Having an almost-fully-legal daughter at home (she turns 21 this month–can that be true?) gives me plenty of opportunities to practice loving kindness!
I know it sounds very “new-agey” but hang on for a second. Yes, the idea of loving kindness does come from a Buddhist tradition but don’t worry about all that and instead focus on what this simple practice can do for you and for the lives of those around you.
Our world moves at a very fast pace, swirling us around and sometimes even dropping us on our heads. So what could be better than doing something to counter that craziness by softening our minds and hearts by a few words or thoughts of loving kindness?
The idea here is to direct unconditional love and overall good thoughts to yourself or another person for the purpose of putting yourself or that other person in a place of peace. Still sound kooky to you? Stick with me here while we try an exercise that you can do while you are growing impatient waiting in the doctor’s office.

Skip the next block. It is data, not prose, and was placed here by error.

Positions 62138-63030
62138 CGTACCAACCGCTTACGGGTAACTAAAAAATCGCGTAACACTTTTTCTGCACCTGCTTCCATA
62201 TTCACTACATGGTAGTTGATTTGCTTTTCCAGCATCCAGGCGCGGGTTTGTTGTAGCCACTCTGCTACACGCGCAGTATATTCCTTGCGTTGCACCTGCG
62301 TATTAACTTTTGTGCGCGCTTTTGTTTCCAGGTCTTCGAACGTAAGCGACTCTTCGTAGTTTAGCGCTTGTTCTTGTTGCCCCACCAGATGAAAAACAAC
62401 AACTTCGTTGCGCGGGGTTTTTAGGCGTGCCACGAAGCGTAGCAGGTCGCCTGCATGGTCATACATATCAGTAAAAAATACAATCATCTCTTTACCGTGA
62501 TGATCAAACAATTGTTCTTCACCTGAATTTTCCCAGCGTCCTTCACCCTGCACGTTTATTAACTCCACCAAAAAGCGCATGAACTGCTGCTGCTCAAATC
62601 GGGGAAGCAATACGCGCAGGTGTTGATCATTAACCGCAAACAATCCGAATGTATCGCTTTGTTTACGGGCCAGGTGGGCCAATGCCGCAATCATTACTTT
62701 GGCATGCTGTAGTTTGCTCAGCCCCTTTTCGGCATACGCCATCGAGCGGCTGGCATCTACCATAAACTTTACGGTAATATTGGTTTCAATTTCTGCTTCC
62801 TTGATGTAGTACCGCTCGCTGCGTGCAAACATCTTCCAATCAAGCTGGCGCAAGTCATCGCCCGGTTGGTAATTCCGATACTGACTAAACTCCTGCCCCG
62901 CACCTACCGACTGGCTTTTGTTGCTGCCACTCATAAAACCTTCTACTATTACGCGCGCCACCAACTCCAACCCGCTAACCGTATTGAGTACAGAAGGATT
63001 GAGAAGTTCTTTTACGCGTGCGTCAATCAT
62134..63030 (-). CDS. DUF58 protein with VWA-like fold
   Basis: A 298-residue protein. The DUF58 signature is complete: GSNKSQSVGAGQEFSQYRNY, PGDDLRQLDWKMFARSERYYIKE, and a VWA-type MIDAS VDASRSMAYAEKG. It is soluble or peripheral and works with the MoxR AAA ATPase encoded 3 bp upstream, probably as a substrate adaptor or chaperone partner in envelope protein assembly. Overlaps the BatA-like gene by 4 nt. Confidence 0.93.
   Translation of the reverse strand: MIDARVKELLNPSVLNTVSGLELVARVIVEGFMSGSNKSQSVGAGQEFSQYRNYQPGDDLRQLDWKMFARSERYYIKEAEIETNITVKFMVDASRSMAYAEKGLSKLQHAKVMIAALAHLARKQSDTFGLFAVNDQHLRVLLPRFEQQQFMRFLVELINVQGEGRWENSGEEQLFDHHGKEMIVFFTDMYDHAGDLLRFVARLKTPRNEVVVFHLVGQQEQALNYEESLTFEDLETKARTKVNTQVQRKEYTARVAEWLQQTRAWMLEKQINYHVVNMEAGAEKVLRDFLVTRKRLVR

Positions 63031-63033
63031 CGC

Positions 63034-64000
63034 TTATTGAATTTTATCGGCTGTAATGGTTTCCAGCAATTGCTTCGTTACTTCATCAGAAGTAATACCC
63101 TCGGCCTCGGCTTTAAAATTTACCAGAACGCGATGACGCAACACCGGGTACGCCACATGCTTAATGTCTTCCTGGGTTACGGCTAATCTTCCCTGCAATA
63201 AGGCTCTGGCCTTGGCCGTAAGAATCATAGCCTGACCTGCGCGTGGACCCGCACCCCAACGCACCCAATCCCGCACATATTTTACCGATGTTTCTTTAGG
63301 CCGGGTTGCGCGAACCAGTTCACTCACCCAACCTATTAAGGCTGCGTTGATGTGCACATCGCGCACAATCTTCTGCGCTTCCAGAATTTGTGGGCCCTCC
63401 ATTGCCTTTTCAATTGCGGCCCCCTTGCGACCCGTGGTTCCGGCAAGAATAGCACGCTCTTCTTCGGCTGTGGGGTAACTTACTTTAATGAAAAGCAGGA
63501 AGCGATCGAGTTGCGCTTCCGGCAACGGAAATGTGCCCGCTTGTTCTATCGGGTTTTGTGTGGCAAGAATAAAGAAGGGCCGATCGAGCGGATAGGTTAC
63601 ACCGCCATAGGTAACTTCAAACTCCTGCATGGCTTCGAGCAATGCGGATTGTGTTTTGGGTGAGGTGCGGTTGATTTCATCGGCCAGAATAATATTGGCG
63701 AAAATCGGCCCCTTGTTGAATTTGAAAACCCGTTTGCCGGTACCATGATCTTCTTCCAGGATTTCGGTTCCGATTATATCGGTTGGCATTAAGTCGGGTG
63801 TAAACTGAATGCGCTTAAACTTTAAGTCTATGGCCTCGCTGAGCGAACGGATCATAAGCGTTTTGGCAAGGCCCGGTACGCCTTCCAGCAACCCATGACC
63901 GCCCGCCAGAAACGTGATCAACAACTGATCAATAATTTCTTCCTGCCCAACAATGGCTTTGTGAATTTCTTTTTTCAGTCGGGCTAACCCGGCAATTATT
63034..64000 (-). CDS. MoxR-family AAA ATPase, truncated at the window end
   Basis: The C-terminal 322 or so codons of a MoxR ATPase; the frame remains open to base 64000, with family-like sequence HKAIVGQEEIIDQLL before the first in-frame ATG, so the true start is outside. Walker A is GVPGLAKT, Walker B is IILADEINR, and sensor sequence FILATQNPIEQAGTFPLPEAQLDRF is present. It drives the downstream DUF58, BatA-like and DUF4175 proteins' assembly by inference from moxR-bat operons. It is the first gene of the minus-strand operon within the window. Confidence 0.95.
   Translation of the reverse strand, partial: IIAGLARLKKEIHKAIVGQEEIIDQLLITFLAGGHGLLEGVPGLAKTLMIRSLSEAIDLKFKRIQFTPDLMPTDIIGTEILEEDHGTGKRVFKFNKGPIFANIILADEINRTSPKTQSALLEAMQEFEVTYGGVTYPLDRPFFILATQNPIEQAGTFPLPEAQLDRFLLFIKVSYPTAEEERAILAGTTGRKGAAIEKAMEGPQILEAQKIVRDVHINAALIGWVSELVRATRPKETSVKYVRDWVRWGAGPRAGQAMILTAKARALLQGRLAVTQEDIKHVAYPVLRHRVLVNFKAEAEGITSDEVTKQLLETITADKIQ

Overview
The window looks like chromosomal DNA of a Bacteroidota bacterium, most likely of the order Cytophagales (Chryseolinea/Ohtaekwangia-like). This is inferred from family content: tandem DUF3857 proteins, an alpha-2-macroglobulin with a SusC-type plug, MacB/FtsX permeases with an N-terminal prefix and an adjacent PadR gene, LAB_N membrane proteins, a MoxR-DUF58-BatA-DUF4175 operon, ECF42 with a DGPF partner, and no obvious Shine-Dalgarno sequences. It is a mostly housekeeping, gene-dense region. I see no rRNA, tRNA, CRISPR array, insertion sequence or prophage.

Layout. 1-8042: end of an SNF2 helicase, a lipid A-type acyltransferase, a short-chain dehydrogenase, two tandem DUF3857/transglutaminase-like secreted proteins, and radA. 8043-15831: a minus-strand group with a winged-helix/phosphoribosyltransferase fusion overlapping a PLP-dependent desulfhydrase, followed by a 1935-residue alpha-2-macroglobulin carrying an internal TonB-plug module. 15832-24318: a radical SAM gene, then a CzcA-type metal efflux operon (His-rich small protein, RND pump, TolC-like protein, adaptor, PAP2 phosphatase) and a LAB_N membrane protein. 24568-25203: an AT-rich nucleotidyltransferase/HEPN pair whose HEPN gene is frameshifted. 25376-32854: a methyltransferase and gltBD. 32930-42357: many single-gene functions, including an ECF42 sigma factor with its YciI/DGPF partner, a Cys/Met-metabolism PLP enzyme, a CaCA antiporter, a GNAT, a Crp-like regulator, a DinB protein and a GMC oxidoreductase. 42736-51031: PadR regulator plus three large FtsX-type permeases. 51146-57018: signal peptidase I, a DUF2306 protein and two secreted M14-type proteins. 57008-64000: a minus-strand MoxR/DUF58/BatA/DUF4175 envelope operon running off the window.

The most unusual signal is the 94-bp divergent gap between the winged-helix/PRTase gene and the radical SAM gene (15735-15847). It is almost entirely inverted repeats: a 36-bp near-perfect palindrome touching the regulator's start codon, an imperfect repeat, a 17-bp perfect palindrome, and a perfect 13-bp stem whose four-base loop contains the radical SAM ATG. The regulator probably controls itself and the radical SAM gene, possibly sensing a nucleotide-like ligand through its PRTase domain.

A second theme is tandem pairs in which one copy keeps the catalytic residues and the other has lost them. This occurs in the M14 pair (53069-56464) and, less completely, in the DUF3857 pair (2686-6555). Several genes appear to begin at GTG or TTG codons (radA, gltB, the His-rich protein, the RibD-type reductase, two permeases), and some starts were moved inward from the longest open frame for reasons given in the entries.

Close your eyes (don’t worry–no one is watching) and take three full deep breathes–slowly! When you are done with the breaths, pick one of these phrases (or make up your own) to use next:
- May I be happy
- May I be at peace
- May I be healthy
- May I be free from harm
Once you have picked your phrase, repeat it to your yourself with each in breath and again with each out breath. Do this for a few minutes or as long as you feel comfortable and note the results. Do you feel calmer? I thought so.
Now here is the twist–once you have practiced loving kindness and get that warm feeling (instead of the impatience you just had), you can extend this practice out to others: people you care about, people who bother you (the hostess at Denny’s, your cousin….) and even strangers who may need some mental stroking. When you send the mental thoughts out, you would just change your key phrase to “may YOU be…”.
When my daughter and I have conflicts, I try to stop and get the loving kindness feeling towards her (not easy!) and sometimes the conflict melts a bit. I once shocked her in the middle of a “discussion” by impulsively hugging her and that was it–it broke the mood.
Doing this a few times a day even for the briefest moment will bring you joy. And who knows, if we all keep doing it, we just might change the world.Posted in Health, Stress, Support | No Comments »
Tags: care at home, Caregivers balancing work-life issues, mentors in caregiving, Stress